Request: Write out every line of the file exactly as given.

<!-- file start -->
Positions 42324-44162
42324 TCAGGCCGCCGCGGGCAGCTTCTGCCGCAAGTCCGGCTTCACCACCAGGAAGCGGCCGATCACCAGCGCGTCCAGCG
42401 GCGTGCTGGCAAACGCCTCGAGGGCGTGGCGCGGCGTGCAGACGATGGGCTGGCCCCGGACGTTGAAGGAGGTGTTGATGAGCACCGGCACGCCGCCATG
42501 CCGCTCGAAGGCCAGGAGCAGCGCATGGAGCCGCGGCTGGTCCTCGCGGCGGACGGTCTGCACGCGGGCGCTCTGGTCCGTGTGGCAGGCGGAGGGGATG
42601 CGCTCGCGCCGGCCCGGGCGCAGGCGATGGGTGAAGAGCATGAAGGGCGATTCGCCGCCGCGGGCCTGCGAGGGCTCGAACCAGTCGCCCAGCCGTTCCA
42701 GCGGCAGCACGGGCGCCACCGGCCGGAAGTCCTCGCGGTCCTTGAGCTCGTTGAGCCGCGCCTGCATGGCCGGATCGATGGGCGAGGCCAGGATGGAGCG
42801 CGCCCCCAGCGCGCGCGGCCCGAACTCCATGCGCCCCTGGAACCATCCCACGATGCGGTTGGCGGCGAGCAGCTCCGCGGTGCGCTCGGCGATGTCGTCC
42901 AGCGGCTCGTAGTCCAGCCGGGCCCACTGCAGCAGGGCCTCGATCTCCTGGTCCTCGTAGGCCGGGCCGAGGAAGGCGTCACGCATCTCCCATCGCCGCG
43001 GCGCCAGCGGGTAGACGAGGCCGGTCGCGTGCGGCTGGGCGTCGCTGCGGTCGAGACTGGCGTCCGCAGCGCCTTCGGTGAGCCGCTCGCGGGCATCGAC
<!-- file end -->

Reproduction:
Positions 42324-44162
42324 TCAGGCCGCCGCGGGCAGCTTCTGCCGCAAGTCCGGCTTCACCACCAGGAAGCGGCCGATCACCAGCGCGTCCAGCG
42401 GCGTGCTGGCAAACGCCTCGAGGGCGTGGCGCGGCGTGCAGACGATGGGCTGGCCCCGGACGTTGAAGGAGGTGTTGATGAGCACCGGCACGCCGCCATG
42501 CCGCTCGAAGGCCAGGAGCAGCGCATGGAGCCGCGGCTGGTCCTCGCGGCGGACGGTCTGCACGCGGGCGCTCTGGTCCGTGTGGCAGGCGGAGGGGATG
42601 CGCTCGCGCCGGCCCGGGCGCAGGCGATGGGTGAAGAGCATGAAGGGCGATTCGCCGCCGCGGGCCTGCGAGGGCTCGAACCAGTCGCCCAGCCGTTCCA
42701 GCGGCAGCACGGGCGCCACCGGCCGGAAGTCCTCGCGGTCCTTGAGCTCGTTGAGCCGCGCCTGCATGGCCGGATCGATGGGCGAGGCCAGGATGGAGCG
42801 CGCCCCCAGCGCGCGCGGCCCGAACTCCATGCGCCCCTGGAACCATCCCACGATGCGGTTGGCGGCGAGCAGCTCCGCGGTGCGCTCGGCGATGTCGTCC
42901 AGCGGCTCGTAGTCCAGCCGGGCCCACTGCAGCAGGGCCTCGATCTCCTGGTCCTCGTAGGCCGGGCCGAGGAAGGCGTCACGCATCTCCCATCGCCGCG
43001 GCGCCAGCGGGTAGACGAGGCCGGTCGCGTGCGGCTGGGCGTCGCTGCGGTCGAGACTGGCGTCCGCAGCGCCTTCGGTGAGCCGCTCGCGGGCATCGAC